Story Rating: 4.5 stars
Audio Rating: 5 stars
Narrator: Joel Leslie
Length: 7 hours, 58 minutes
Sam has surprisingly thick skin. It’s what helps him keep his spirits up and his pride intact when Harold, his new boss, tells him that Sam is the last resort. In Sam’s words, he’s the “scrapings from the bottom of the barrel.” But it’s fine. The money’s good, the job is easy, and the knowledge that Lucifer and God are simply the titles— the current Lucifer’s name is Percy — that he’s going to be working with a team consisting of vampires, succubi, demons, and shifters, and that he’ll be the only human … well, it’ll take some getting used to. You know, a minute or two.
Five years later, Sam knows that saying yes to this job was the best decision he ever made. He loves his team. His best friend is a hellhound named Alistar who breaks into his house regularly — when he gets lonely, bored, cheerful, dumped, yelled at, or hungry — and Sam’s well liked. Respected, even! And now it seems that he’s due for a promotion as the Lucifer wants to meet him.
It’s flattering, really. But, there’s a problem. A very small problem. Well, okay, a very large and well-hung problem. While pondering whether he should take the job or not, Sam hooked up with the man of his dreams at a bar. It was a night of glorious, wonderful, amazing sex. And the guy he fucked just so happens to be a demon, Gideon. Who works with the Lucifer as one of his hand-picked team. Gideon, the same demon whose been ignoring Sam for five years, who won’t say a civil word to him, or any word, really. If Sam says yes to the job, he’ll be saying yes to working side by side with Gideon.
This is one of those books that will either really work for you — because it’s funny, it’s charming, it’s obnoxiously cute, and the characters make you laugh — or it really, really won’t. Sam is the picture of the snarky, manic-pixie dreamboy with cheerful profanity, high sex drive, and utter obliviousness. He’s foolish, petty, petulant, good-hearted, reckless, clever, lazy, and prone to leaping to conclusions. He’s completely shameless and the epitome of the oh-so-special chosen one.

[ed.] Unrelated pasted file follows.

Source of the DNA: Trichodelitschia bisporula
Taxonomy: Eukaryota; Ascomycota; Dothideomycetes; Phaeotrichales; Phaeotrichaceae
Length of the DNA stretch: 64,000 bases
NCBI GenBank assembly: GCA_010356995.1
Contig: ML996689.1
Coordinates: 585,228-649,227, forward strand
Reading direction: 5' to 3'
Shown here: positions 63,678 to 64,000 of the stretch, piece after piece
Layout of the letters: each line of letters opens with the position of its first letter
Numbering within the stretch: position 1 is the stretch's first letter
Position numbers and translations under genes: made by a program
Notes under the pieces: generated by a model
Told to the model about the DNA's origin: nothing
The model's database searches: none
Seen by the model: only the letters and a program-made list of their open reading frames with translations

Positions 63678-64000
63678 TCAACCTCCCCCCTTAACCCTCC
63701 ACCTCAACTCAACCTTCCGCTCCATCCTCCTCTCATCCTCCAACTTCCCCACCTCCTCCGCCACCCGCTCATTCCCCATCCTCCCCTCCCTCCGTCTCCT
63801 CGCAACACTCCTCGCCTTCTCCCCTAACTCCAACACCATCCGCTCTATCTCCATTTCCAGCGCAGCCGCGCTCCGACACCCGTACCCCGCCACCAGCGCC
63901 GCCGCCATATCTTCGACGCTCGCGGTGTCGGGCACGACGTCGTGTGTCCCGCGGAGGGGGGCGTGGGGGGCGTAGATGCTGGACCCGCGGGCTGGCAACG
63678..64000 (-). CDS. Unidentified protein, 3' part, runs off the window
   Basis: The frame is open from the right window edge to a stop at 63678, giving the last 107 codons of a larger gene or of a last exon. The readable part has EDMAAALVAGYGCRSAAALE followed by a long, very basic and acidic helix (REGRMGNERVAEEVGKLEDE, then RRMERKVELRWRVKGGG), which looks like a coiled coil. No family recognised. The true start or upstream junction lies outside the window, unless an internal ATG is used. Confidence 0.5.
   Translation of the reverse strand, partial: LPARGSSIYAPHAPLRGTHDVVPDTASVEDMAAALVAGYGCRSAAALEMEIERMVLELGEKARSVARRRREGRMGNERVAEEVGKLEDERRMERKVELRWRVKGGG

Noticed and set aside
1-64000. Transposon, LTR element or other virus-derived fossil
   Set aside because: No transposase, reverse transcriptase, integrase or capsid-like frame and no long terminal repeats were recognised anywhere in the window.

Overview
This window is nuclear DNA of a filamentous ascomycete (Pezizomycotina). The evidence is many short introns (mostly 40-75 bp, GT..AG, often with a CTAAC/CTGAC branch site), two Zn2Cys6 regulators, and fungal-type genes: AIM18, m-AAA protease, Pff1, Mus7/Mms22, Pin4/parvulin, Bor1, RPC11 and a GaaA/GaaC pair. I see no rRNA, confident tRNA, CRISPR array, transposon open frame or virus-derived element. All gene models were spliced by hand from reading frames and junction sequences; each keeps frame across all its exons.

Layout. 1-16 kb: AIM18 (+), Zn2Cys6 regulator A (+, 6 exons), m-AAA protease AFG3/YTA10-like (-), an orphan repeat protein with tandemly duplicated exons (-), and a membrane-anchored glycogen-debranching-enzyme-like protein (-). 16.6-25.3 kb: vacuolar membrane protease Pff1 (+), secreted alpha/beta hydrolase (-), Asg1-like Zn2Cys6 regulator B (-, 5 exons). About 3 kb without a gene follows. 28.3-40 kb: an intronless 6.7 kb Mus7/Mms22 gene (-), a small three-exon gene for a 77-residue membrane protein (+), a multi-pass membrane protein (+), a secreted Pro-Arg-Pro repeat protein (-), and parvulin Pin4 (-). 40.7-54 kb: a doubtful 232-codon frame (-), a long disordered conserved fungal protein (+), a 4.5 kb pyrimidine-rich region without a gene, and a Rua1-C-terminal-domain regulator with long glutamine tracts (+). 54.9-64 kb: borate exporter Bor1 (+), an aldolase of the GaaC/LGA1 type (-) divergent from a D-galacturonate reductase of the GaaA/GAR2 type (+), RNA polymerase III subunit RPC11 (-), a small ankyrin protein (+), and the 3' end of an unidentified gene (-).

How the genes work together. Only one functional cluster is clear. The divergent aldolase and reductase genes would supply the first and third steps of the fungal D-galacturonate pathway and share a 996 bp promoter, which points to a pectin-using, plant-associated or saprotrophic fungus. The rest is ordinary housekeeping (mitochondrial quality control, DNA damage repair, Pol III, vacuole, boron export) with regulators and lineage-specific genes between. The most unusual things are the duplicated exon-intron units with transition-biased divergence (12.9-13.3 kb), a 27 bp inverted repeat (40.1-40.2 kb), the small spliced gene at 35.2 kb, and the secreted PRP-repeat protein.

A character like Sam, who is incredibly voicey, can either make or break the book. No matter how strong the world building, how tight the plotting, or how well-written, if you’re in the head of a character you can’t stand, it’s going to make it hard to like the book. But Sam, because of his sheer lack of perfection, worked for me. He’s flawed, he’s human, and he makes endless mistakes. Sam doesn’t have magic, hasn’t lived a thousand years, doesn’t always say the right thing at the right time, but he’s damned sure going to apologize when he screws up and do some ridiculous apology because … he is ridiculous. And he isn’t aware of it.
The plot is interesting, involving a conspiracy by a group of Community fanatics (Community is the term they use for the supernatural and magical beings hiding from humanity) who want to eradicate humans. A group Sam has been unknowingly involved in. There’s an interesting look at shifters, and I was honestly impressed with how the author portrayed the power, status, and sheer draw of an alpha shifter. But that plot isn’t the primary focus. Sam is.
Joel Leslie is the perfect narrator for this book. The sheer frenetic energy he puts into Sam, his obliviousness, the drunken proclamations, and even the whining, pouting, and sulking … they were all so very on point. I honestly think Leslie captured Sam’s self-absorption and genial good humor perfectly. The book itself is fairly fast paced, but Leslie’s narration left even me feeling breathless as he raced through it at the lightning speed of Sam’s thinking.
Just go buy this audio book. This character, this author, and this narrator are just a trifecta of fun.